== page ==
Further east in the Donetsk region, battles continued for the towns of Bakhmut and Avdiivka, where authorities said the population was under constant shelling and living without electricity or heat. Over the past day, six cities and villages in the region came under attack from Russian heavy artillery, while in the northeast, three Russian missiles hit Ukraine’s second-largest city, Kharkiv, officials said.
On the humanitarian front, seven ships carrying 290,000 tons of agricultural products set sail from Ukrainian seaports for Asia and Europe, a day after Russia agreed to resume its participation in a wartime agreement allowing the export of Ukrainian grain. Putin said Moscow had received assurances that Ukraine wouldn’t use the humanitarian corridors to attack Russian forces.
Ukrainian Foreign Ministry spokesman Oleh Nikolenko denied that Kyiv had made any new commitments.
“Ukraine did not use and did not plan to use the grain corridor for military purposes. The Ukrainian side clearly adheres to the provisions of the grain agreement,” Nikolenko wrote on Facebook.
Kremlin spokesman Dmitry Peskov cautioned Thursday that Russia’s decision did not mean the deal would be extended after it expires Nov. 19.
Russia had suspended its participation in the grain deal last weekend, citing an alleged Ukrainian drone attack against its Black Sea fleet in Crimea. Ukraine didn’t claim responsibility for the attack, and Zelenskyy said Wednesday that Moscow’s return to the agreement showed “Russian blackmail did not lead to anything.”
In Moscow, the Russian Foreign Ministry summoned British Ambassador Deborah Bronnert on Thursday to protest what it alleges was the participation of British instructors in the Oct. 29 attack by drones on Black Sea fleet facilities in Sevastopol, Crimea. Bronnert made no comment after the meeting.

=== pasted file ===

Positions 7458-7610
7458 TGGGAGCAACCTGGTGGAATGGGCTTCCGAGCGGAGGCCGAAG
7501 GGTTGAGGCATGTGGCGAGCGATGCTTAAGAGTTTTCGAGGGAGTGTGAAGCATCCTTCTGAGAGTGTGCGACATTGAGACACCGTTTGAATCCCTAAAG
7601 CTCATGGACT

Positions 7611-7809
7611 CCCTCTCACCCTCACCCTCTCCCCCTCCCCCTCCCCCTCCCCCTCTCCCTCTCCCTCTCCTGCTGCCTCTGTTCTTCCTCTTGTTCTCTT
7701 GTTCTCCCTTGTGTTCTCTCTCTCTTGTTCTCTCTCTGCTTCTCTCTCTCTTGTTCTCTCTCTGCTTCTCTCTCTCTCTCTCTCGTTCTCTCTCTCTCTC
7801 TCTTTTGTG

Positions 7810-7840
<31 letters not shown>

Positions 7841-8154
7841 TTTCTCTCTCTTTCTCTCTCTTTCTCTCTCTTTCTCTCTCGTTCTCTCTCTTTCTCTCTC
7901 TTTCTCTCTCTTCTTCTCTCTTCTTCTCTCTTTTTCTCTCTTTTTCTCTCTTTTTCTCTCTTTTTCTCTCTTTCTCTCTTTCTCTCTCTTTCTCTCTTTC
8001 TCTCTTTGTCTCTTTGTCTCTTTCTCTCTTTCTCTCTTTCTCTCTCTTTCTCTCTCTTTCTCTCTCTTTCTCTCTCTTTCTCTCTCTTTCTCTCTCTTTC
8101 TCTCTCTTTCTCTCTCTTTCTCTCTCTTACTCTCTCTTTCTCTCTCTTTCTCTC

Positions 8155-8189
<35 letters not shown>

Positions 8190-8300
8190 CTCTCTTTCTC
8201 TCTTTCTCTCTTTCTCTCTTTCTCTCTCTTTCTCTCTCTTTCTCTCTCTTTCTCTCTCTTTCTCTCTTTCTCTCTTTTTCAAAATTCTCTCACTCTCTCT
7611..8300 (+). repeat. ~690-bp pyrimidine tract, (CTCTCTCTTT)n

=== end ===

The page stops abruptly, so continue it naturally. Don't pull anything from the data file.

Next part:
Under the grain export deal, Russia was supposed to be allowed to resume fertilizer and grain exports, but Russian Foreign Minister Sergey Lavrov said Thursday he hadn’t seen progress on that issue.
The ships that set sail Thursday from Ukraine included one carrying 29,000 tons of sunflower seeds for Oman and one carrying 67,000 tons of corn to China.
Since the deal was reached in July, 430 ships have exported 10 million tons of Ukrainian agricultural products to countries in Africa, Asia and Europe. Ukraine’s infrastructure ministry said export volumes in October “could have been 30-40% higher if Russia had not artificially blocked inspections.”
U.N. Secretary-General Antonio Guterres hailed the 10 million-ton milestone and appealed to all parties to renew the agreement.
“I’m not optimistic, I’m not pessimistic. I’m determined,” Guterres told reporters in New York, emphasizing it’s important to clear obstacles for Russian food and fertilizer exports, which include insurance and port guarantees for Russian ships that Western businesses have avoided.
The grain deal is one of the few areas where the warring parties are cooperating. Another is exchanges of prisoners and the bodies of war casualties. Both sides announced another prisoner exchange Thursday, this involving 107 military personnel on each side.
Elsewhere, a Ukrainian military official said Russia is using Belarusian territory to launch drone strikes. Oleksii Hromov, a representative of the Ukrainian military’s General Staff, said Iranian drones are flying into Ukraine from a military base in the Belarusian city of Luninets, 100 kilometers (62 miles) north of the Ukrainian border.
Belarusian President Alexander Lukashenko has supported Russia’s attack on Ukraine, prompting international criticism and sanctions against his government in Minsk.
Frank Jordans in Berlin and Edie Lederer in New York contributed.